In a recent official government report, the Biden administration has warned that Americans’ “health may be undermined” due to their “decline in participation” in church services and other religious activities.
Surgeon General Vivek Murthy issued the first-ever government advisory on the “epidemic of loneliness and isolation” earlier this month, calling persistent isolation an “urgent public health issue” that impacts the physical and mental health of millions. “Research shows that loneliness and isolation are associated with a greater risk of heart disease, dementia, stroke, depression, anxiety, and premature death,” says Murthy in an online video released to coincide with the report.
Loneliness is as bad for individuals as smoking 15 cigarettes a day — a pack-and-a-half daily habit — and harms physical health “even greater than that associated with obesity and physical inactivity,” the report notes.
Unfortunately, Murthy writes, Americans have become disconnected from one of the institutions that can forge deep and permanent social connections: church attendance. “Religious or faith-based groups can be a source for regular social contact, serve as a community of support, provide meaning and purpose, create a sense of belonging around shared values and beliefs, and are associated with reduced risk-taking behaviors,” Murthy writes. “As a consequence of this decline in participation, individuals’ health may be undermined in different ways.”
“Membership in organizations that have been important pillars of community connection have declined significantly,” including “faith organizations,” writes Murthy. “In 2020, only 47% of Americans said they belonged to a church, synagogue, or mosque. This is down from 70% in 1999 and represents a dip below 50% for the first time in the history of the survey question.”
Experts have known about the fraying web of meaningful personal relationships for decades. For instance, the percentage of American men who said they have no close friends had increased 500% between 1990 and 2021. But a persistent sense of abandonment reached societal proportions during the COVID-19 lockdowns.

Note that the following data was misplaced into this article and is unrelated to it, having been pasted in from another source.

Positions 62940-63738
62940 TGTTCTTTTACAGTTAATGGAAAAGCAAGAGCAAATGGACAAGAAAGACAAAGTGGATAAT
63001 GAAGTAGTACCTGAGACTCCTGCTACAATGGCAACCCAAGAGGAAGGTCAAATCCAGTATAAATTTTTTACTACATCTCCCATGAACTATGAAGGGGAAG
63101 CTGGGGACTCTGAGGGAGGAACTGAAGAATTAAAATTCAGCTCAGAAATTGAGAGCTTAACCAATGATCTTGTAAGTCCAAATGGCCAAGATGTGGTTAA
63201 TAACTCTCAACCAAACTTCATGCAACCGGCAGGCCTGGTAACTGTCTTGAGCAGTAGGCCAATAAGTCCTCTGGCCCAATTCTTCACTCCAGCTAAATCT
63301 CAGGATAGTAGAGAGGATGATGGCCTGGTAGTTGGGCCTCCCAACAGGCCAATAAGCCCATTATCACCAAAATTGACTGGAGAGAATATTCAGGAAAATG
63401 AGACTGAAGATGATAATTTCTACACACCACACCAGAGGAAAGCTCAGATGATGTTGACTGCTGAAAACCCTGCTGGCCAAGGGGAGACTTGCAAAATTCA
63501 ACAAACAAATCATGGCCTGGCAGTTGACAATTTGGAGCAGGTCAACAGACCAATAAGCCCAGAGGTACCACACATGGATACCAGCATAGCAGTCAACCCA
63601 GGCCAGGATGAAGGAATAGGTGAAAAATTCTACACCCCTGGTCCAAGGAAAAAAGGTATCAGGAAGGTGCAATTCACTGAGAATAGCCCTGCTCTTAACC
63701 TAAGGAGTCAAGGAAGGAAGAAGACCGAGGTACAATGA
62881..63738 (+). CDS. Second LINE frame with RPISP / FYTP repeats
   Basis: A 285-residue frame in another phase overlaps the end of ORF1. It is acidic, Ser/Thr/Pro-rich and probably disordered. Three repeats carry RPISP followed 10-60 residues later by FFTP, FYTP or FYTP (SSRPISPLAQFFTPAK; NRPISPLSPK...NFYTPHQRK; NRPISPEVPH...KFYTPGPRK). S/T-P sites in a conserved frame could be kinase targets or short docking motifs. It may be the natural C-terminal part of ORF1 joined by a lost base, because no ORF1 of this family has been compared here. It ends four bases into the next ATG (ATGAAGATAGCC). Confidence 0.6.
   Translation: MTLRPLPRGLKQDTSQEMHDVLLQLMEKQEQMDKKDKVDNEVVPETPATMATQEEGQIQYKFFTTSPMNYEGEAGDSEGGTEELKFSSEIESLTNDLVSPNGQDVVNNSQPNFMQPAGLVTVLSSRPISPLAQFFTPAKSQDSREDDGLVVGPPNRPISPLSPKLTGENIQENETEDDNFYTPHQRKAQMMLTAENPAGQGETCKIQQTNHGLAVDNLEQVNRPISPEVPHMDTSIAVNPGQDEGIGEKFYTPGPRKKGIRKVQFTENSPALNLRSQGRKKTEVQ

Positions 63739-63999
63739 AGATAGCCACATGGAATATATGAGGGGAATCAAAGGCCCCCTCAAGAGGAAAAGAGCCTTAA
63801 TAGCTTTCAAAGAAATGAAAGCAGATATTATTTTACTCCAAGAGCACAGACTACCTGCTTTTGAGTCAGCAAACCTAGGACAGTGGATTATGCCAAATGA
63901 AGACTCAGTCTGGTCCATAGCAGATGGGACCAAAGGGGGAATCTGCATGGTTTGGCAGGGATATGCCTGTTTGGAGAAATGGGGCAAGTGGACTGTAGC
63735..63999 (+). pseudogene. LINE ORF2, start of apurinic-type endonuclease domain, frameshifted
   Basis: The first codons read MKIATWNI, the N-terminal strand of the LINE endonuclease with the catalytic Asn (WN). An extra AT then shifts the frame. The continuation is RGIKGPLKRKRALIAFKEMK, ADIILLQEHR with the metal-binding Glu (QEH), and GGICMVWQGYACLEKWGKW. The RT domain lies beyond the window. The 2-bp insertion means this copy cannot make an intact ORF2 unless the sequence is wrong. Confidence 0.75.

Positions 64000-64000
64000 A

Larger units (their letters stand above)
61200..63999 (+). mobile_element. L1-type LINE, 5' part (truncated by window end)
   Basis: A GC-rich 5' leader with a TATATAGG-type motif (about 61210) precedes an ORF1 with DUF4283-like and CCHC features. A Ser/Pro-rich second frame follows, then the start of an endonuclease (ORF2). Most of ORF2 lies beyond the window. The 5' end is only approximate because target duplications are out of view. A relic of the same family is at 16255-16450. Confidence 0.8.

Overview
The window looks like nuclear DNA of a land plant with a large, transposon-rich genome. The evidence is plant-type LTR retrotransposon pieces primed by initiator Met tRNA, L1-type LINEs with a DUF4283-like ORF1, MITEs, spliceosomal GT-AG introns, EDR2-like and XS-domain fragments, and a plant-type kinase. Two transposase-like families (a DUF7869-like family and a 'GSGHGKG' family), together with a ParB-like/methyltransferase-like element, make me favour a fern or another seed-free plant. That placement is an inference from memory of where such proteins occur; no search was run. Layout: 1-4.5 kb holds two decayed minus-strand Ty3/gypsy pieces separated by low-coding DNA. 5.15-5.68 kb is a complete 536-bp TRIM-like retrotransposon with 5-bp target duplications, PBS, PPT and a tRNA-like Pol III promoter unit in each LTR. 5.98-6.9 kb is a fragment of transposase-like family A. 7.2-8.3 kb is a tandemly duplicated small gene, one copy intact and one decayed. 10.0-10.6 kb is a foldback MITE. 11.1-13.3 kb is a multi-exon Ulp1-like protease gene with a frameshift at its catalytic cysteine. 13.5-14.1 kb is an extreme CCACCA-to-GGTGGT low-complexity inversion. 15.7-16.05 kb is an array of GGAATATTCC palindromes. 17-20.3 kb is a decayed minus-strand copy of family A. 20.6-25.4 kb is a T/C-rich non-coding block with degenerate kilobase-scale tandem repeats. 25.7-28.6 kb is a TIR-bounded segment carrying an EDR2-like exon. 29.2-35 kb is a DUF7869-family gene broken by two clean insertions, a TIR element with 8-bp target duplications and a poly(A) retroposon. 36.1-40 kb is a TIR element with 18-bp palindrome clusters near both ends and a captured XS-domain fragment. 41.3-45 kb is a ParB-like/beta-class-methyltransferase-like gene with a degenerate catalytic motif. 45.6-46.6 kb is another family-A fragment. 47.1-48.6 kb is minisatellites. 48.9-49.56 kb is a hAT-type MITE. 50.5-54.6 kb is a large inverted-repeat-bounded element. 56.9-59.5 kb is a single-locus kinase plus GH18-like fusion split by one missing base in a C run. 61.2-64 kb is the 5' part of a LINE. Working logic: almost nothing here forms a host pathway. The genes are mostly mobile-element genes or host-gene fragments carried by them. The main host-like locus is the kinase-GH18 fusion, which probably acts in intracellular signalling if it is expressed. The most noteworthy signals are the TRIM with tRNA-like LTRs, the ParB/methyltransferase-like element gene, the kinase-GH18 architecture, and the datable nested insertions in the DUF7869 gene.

Church attendance and health issues have an inverse relationship, according to multiple studies, including a new report released by evangelical pollster George Barna.
The percentage of millennials who attended a church worship service, either in-person or online, dropped by seven percentage points over the course of the COVID-19 pandemic, says the study from the Cultural Research Center at Arizona Christian University (ACU), where Barna is director of research.
The retreat from faith has devastated young people, Barna told “Washington Watch with Tony Perkins” recently.
Separate ACU polls found that 75% of millennials “say, ‘I don’t know why I should get out of bed in the morning,’” said Barna. A majority “admit that every day they’re struggling with mental health issues, severe depression, anxiety, fear,” and “the highest suicide rate of any generation we’ve ever seen.”
That’s roughly the percentage of millennials who do not attend religious services: Only 28% take part in services in any way.
Young adults’ isolation persists despite the fact that millennials desperately yearn for meaningful social interactions at a core level. “They believe that relationships are vitally important. They want to be connected. They want to belong. They want to be part of a community,” Barna told Perkins. “But they say it’s not working. It’s not happening.”
In part, Americans became disconnected from churches because of the churches — and government policies shutting down churches while allowing marijuana dispensaries to remain open.
“The last three years have been a time of high anxiety for tens of millions of adults. It was an ideal time for the Christian church to provide wise guidance and emotional calm. Unfortunately, most churches agreed to the government’s dictate that they close their doors and remain mostly silent,” says Barna in a statement accompanying the ACU’s research.